Smiling a private little smile, Vincent drummed his fingers against the dash. He glanced up to the balcony on the mansion's second floor. It was just above the portico. Ivy crawled up the pillars and onto the balcony, and from there up the side of the house. That was where he usually saw her. Sitting in a little chair. Or standing behind the French doors and staring out when it was raining or chilly. It was a routine, a lovely routine. He'd finish his delivery at the tradesmen's entrance in back-most often brown trout, and always herring, both fresh and kippered-and then he would make his way back toward the square, pausing beside the portico. Up he'd glance, his heart skipping beats with excitement and anticipation.

Sometimes, he was certain, she'd seen him. She'd noticed. A few times she had seemed to smile, though he was always far enough away that he couldn't be sure if it was meant for him. Vincent hoped they were. The memory of those smiles kept him going through lonely weeks. Recently he'd grown a bit bolder, and had nodded to her if he fancied that she'd caught his eye. Once or twice he'd got up the gumption to even touch his cap. After those occasions, he'd barely been able to sleep for reliving it over and over.

"If we don't see her soon, we'll need to move on," he said to the horse. Seeming to understand, the horse nickered and tossed its head. "Miss Plum doesn't like us to be late. Neither does Monsieur."

Next to the Everglots', the Tavern was Vincent's favorite delivery stop. Next to the Everglots', the Tavern was Vincent's only delivery stop. Miss Plum was friendly, Monsieur even more so. The Tavern was really a remarkable place, at least to Vincent's admittedly inexperienced taste. So gentrified, so genteel. Vincent had been allowed in the kitchen once, and he'd been immediately enamored. And then he'd seen Monsieur, so foreign and trim and professional in his livery. No dirty aprons or frozen fingers. Last week, as Boris unloaded a delivery of sardines and salmon, Miss Plum had taken a break from supervising to pull Vincent aside.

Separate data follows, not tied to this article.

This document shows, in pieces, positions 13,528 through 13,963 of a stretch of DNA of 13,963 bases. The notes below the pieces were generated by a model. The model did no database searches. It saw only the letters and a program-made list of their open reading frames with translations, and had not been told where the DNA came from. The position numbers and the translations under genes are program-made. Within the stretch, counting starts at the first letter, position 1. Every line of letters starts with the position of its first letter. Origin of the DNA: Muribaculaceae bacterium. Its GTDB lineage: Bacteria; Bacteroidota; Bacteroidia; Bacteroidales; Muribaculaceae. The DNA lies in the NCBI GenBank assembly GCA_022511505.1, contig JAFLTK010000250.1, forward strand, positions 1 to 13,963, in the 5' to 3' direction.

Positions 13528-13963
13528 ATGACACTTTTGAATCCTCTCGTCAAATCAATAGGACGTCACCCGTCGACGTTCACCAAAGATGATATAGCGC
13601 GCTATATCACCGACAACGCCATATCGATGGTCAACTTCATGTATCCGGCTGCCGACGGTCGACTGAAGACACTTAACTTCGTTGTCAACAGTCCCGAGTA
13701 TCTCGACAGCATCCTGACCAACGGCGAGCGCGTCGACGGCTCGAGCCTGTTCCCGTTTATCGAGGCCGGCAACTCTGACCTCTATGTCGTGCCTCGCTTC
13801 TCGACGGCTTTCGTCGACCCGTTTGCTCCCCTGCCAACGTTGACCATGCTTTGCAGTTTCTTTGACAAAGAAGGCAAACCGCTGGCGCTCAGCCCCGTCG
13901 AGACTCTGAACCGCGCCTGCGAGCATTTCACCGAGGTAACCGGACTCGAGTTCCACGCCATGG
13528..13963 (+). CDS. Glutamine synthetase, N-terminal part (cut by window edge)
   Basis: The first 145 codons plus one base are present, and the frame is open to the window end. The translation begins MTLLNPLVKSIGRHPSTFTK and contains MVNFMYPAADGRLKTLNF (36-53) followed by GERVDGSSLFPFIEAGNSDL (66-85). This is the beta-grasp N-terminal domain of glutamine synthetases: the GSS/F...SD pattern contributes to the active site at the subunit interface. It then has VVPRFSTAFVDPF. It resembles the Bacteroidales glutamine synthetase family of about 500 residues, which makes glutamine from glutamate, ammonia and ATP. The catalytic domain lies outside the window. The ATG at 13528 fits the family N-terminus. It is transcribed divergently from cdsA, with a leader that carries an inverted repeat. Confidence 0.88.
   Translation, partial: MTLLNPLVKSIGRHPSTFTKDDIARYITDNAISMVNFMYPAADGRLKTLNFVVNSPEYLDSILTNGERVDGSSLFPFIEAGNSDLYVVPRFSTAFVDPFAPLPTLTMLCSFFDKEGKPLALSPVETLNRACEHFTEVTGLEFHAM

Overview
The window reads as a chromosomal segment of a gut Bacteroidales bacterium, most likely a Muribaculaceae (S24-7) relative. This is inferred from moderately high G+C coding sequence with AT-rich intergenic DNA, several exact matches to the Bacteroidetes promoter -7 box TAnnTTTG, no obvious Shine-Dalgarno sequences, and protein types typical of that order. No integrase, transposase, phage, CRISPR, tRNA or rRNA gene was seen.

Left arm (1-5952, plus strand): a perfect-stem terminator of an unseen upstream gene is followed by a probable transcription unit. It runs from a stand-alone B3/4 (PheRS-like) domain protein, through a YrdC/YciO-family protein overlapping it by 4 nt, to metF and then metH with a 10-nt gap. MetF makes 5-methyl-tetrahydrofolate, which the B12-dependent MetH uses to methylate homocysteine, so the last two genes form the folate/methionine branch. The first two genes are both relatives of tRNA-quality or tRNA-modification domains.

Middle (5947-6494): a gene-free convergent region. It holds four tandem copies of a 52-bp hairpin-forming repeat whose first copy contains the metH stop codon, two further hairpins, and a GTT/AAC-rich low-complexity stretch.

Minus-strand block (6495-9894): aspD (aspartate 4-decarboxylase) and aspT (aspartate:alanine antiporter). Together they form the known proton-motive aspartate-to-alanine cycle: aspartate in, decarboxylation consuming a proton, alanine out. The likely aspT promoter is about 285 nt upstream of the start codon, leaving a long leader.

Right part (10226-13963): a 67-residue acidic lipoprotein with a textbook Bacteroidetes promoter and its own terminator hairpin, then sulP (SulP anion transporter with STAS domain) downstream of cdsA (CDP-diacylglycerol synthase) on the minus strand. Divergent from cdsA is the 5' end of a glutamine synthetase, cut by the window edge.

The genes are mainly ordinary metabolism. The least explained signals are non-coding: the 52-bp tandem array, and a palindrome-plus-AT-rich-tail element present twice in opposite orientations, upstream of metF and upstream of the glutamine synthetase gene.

"I've spoken to Paul," she'd said. "He agrees we could use another pair of hands round here. Someone to be our third, you know? Help out Paul here and there, but mostly down in the kitchen with me. If you'd like."

"I'd like very much!" Vincent had said eagerly, so much so that he hadn't even waited for her to completely finish her sentence. Miss Plum had beamed, he'd beamed back, and suddenly the world looked brighter. The sun was sunnier, the drab colors of the village looked ever so slightly brighter, and even the fish he hauled about smelled a little fresher.

Monsieur Paul had even taken a moment to speak with him. Monsieur had even been kind enough to endure Vincent's admittedly fishy smell with only the slightest and most unobtrusive wrinkle of his nose.